This is a question I run into pretty regularly.
When your PTSD was caused by adulthood trauma, you may wonder why your psychologist asks about your childhood: if your trauma happened decades later, then why do they care what your childhood was like?
Fair question. Here’s the answer.
Imagine an awesome childhood. This imaginary child falls and scrapes her knee. What does she do?
Well – she runs to her caregiver for comfort. She does this any time that she’s hurt, scared, or unsure of herself.
Over the years, she learns that it’s safe to tell others that she’s hurt or scared, and that others will react by soothing and comforting her. Over years of being comforted and soothed by a caregiver, she also learns healthy ways to comfort and soothe herself.
Good for her, right?
Many of us didn’t have such a childhood; many were abused as kids.
When a kid grows up abused, they learn that showing their feelings is a bad idea: if people know what you’re feeling, they can use your feelings against you.
Say you’re an abused child, and you’re scared of spiders. You’re actually scared twice: one, you’re scared of spiders themselves. And two, you’re scared that someone will see that you’re scared of spiders; if they do, they’ll use this knowledge to hurt you.
Say you like butterflies. You learn not to show it, because your abusers would hurt one just to make you suffer.
(Hey, how are you doing? If this is reminding you of some bad memories – stop, take a deep breath, look around the room, and remind yourself that that was then and this is now. It’s not happening anymore, and you’re here now.)
Even if a child isn’t abused, growing up with a caregiver who is not able to soothe and comfort them can have the same result: the child learns that “If I show mommy that I’m sad or scared, she’ll get sad/scared/mad”. So – she learns that her own feelings are dangerous – they can either be used to hurt her, or hurt other people.
What this child doesn’t learn is how to comfort and soothe herself if she’s feeling overwhelmed.
Fast forward a few decades; both of these imaginary children are now grown women. Both go through the same trauma.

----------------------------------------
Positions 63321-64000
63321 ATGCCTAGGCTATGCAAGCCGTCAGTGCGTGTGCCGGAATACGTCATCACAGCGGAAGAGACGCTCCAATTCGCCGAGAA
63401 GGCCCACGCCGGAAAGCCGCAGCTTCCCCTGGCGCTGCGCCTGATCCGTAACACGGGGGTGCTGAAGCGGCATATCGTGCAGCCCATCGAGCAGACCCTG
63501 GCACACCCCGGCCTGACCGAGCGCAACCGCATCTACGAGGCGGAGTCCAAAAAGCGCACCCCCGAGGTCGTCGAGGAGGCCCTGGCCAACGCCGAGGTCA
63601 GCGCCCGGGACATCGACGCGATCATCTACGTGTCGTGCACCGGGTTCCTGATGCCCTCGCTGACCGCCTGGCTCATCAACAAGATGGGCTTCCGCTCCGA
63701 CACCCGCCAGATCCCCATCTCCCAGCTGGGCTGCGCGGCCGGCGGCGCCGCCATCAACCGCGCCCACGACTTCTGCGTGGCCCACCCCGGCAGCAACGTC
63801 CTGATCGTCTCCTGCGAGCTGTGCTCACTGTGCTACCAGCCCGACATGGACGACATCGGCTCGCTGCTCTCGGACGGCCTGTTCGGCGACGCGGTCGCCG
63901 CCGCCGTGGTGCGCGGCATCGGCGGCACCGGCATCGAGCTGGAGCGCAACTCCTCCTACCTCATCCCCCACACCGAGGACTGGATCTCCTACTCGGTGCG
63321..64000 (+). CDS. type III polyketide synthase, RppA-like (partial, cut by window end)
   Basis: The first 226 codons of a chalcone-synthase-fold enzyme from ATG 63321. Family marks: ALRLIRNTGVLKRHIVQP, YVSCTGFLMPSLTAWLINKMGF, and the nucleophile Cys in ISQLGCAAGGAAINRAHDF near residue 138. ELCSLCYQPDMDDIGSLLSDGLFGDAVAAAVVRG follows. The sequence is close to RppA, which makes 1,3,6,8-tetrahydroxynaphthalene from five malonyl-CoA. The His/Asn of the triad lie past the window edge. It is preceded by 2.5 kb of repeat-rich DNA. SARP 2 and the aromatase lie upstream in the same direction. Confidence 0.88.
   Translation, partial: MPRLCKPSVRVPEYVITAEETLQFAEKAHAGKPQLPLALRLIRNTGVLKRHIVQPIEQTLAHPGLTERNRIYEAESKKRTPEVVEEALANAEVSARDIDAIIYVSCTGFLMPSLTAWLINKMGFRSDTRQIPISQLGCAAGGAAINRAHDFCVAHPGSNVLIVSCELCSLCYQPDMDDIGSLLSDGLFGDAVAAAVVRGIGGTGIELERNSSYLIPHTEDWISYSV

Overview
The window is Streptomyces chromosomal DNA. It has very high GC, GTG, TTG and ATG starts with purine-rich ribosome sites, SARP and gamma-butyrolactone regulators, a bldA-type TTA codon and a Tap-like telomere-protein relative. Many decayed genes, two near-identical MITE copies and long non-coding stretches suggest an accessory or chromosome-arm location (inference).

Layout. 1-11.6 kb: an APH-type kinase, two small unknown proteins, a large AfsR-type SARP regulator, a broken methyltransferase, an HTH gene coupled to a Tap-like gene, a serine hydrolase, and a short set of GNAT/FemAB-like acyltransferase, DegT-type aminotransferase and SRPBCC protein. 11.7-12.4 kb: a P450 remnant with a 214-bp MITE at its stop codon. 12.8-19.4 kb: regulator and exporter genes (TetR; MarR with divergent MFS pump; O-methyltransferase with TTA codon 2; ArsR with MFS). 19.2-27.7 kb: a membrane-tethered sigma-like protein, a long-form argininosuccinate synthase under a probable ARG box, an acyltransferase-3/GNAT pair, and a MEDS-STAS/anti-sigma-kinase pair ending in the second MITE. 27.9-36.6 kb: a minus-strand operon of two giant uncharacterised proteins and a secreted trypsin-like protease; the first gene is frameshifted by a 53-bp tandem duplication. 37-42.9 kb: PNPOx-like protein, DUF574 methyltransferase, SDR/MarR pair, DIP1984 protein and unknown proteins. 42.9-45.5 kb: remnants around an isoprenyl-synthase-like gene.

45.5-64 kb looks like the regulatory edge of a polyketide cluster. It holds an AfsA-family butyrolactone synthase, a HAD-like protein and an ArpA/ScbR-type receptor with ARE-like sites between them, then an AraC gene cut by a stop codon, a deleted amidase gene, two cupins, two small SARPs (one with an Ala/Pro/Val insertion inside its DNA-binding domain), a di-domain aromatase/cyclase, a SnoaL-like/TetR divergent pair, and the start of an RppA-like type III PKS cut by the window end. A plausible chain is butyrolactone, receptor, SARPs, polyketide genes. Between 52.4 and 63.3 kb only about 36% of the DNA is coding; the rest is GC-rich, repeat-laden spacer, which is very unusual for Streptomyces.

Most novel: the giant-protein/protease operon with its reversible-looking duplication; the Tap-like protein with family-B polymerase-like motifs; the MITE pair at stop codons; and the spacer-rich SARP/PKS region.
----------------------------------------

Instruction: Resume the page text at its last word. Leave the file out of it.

At first, both of them will be pretty rattled; but the one who had the picture-perfect childhood will know how to comfort and soothe herself, and reach out to get help.
The other woman will react by feeling rattled that she’s feeling rattled. She may also feel ashamed, weak, and like she’s a failure. She’ll do everything she can to cover up and hide how she’s feeling. If she can’t hide her feelings, this will make her feel like she’s in danger. Reaching out to get help from other people will be really hard for her, because she learned at a young age that other people can’t be trusted, and they’re only likely to hurt her.
For her, the path to recovery will be much longer. She’ll need to work hard to unlearn some of the “truths” she learned when she was little, just to be able to accept help.
This doesn’t mean she can’t get better – and I’ve personally seen some of these guys and gals do some amazing things. It’s just a longer, tougher fight for them to get there.
I’d love to have you share your thoughts, comments, and questions. If you do post a comment, please don’t give specific details of your trauma – these may be triggering to another reader. If you’d like to offer criticism, I’ll take it – I know I’m not perfect, and I’m always willing to learn. If you do offer criticism though, I’d really appreciate it if you could do so constructively (ie., no name-calling, please). Thanks…
~ Dr. Dee Rajska, C. Psych.
*Fine print: Please feel free to share the link to this blog wherever you think it might be helpful! Reading this blog is a good start, but it’s no substitute for professional help. It takes a different kind of courage to admit to yourself that you’re struggling. PTSD is not a sign of failure – it’s a sign that you’ve been through a lot, and have tried to stay strong for too long. If you need help – you’re in some pretty great company. Reach out, and give yourself a chance to feel better.
**Really fine print: The content of Coming Back Home is copyrighted; please feel free to share the link, but do not copy and paste content. Unless otherwise noted, all original photography on Coming Back Home is copyrighted. The photo gracing today’s post was taken by Wojtek Rajski, and I’d like to thank him for generously allowing me to use his work. Please do not copy photographs from Coming Back Home without permission.